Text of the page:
Lewis insists, however, that Campus Republicans will go ahead with their bake sale and are committed to their controversial pricing structure.

Wednesday, September 14, 2011

Homemade Fall Wheat Wreath

I have wanted a beautiful fall wreath for quite sometime now.  I looked at several stores and either found ones that I loved that were too expensive or ones I could afford and I thought were nasty ugly.  So I decided to make my own, which is the one pictured above.  I was inspired by these Martha Stewart wreaths below.

For The Fall Bride... :  wedding natchez themes Msowhtw

This is how I did it.

1. Bought a Grapevine Wreath from Hobby Lobby. Mine was 14" in diameter and it cost me $2.70 cause they were having a sale. SCORE.  Normally they cost $4.
Grapevine Wreath
2. Bunch of Wheat (I got mine at Tai Pan) for $3
3. Ribbon

Cut the wheat stem to be about 6 inches long (not including the wheat flower part). Randomly stick the wheat into the wreath and try to lay it flat so the wheat pieces don't stick up weird. Remember to continually go in the same direction with you wheat.  It took me about 20 minutes to do, so it is fast and I think looks pretty cute for only costing like $6. Tie the ribbon on and BAM you are done.

Monday, September 12, 2011

Survived My First Rugby Match

Yesterday was my first rugby game. After only having 3 practices in my whole life, I was extremly nervous and had high hopes that my coach was planning on having me just warm the bench and watch how the game is played. Oh man I couldn't have been more wrong.  We played three 30 minute thirds.  In rugby the ball/game never really stops moving so there are no resting periods.  He called me in about half way through the second third and had me playing right wing.  About 3 minutes into being on the field, I got the ball and froze cause I didn't know what to do with it. It was as if all the practicing and logical processes left my brain. The whole game went silent. Girls were yelling at me to run, but I was frozen in fear.  Well that fear ended really quickly when a girl weighing about 200 pounds charged and tackled me.  Yep, woke me right up and I figured out what to do after that.  My coach was laughing on the sidelines and yelled "Leah, welcome to the game of Rugby!"

I played the rest of the second third and then at the beginning of the third third he moved me to outside center (a position that runs all over the field).  I did alright and almost scored a try (a touchdown in rugby).  I was so tired when the whistle was blown.  Oh my goodness.  I had so much fun and pretty much didn't know what I was doing out there, but my teammates were amazing and coached me through the whole thing.  I am already feeling much more like a part of a team.  Go Boulder Babes! I had a huge cheering section too. My cousin Kristen, her husband Dan, their baby, my hubby, and our two great friends that live across the street, Kristy and Collin. Thanks for the support guys.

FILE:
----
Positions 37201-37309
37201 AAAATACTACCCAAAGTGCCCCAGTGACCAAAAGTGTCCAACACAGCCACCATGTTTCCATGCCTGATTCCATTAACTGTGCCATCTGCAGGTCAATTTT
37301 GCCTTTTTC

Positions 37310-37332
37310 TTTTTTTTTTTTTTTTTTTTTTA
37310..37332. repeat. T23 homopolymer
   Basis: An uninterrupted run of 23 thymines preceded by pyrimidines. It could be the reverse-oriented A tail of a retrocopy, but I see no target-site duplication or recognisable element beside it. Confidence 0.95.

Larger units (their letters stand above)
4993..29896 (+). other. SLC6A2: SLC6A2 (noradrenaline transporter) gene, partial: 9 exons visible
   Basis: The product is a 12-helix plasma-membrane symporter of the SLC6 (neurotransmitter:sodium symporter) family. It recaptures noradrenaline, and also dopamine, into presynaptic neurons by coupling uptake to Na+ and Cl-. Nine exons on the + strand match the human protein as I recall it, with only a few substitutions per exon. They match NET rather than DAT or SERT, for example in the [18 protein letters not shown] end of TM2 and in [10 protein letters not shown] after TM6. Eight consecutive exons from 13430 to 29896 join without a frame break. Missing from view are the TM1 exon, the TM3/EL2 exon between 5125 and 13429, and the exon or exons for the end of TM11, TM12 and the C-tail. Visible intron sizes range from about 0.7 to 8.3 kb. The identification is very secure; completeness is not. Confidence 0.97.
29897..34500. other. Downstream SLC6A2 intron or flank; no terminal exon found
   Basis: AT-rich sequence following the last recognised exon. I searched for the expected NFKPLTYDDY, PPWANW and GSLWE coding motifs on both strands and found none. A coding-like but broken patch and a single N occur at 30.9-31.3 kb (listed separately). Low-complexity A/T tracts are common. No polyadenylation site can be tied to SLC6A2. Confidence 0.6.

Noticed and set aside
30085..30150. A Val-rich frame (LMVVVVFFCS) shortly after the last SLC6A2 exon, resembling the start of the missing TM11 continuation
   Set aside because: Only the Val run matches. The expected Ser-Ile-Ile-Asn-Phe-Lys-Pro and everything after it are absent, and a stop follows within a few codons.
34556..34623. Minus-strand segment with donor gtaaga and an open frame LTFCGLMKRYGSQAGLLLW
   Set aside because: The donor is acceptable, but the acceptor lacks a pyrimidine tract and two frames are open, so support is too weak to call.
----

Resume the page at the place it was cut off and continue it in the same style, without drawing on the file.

PS. We won like 55 to 0!

Sunday, September 11, 2011

10 Years Ago

iwo-9-11-finalMy dearest friend Katelyn posted an eloquently written story about her experience coupled with my experience of that dreadful day ten years ago. Please read it. Here is hers and here is mine. As I read the names of those on United flight 93 I am sick with grief to think what if...what if I had used my dad's United miles...what if he wasn't inspired to tell me to use his Continental miles instead?  What if the terrorists decided to take my plane instead?  How terrifying that must have been for those on board.  Both of our planes left an hour apart from each other at the same airport.  My heart is heavy and tears are right at the surface.  I think of that dear family that housed me in Houston, Texas.  I think of the fear that that day brought to so many.  My heart goes out to those who lost loved ones to such a tragic act of violence.

Like Katelyn so beautifully expressed...
September 11, 2001 was THE defining political moment of my generation. Much like the assignation of Martin Luther King Jr., or the bombing of Pearl Harbor was to those before me. The image of 3 firefighters raising a flag at Ground Zero has become as iconic and recognizable to me as the image of 6 soldiers raising a flag a top Mount Iwo Jima is to my grandparents. It’s hard to believe a decade has past since that harrowing day, I can remember so much of it, so vividly, I think we all can. I give it several moments of my thoughts every year and tomorrow may get a few more. I love my country. I love the hope and opportunity it resonates. I hope this ten year anniversary can help us, or remind us of that commonality we once all shared there for a while. As we heard so often those several months following…May God continue to bless the USA.  

The coverage in New York Magazine has been beautiful.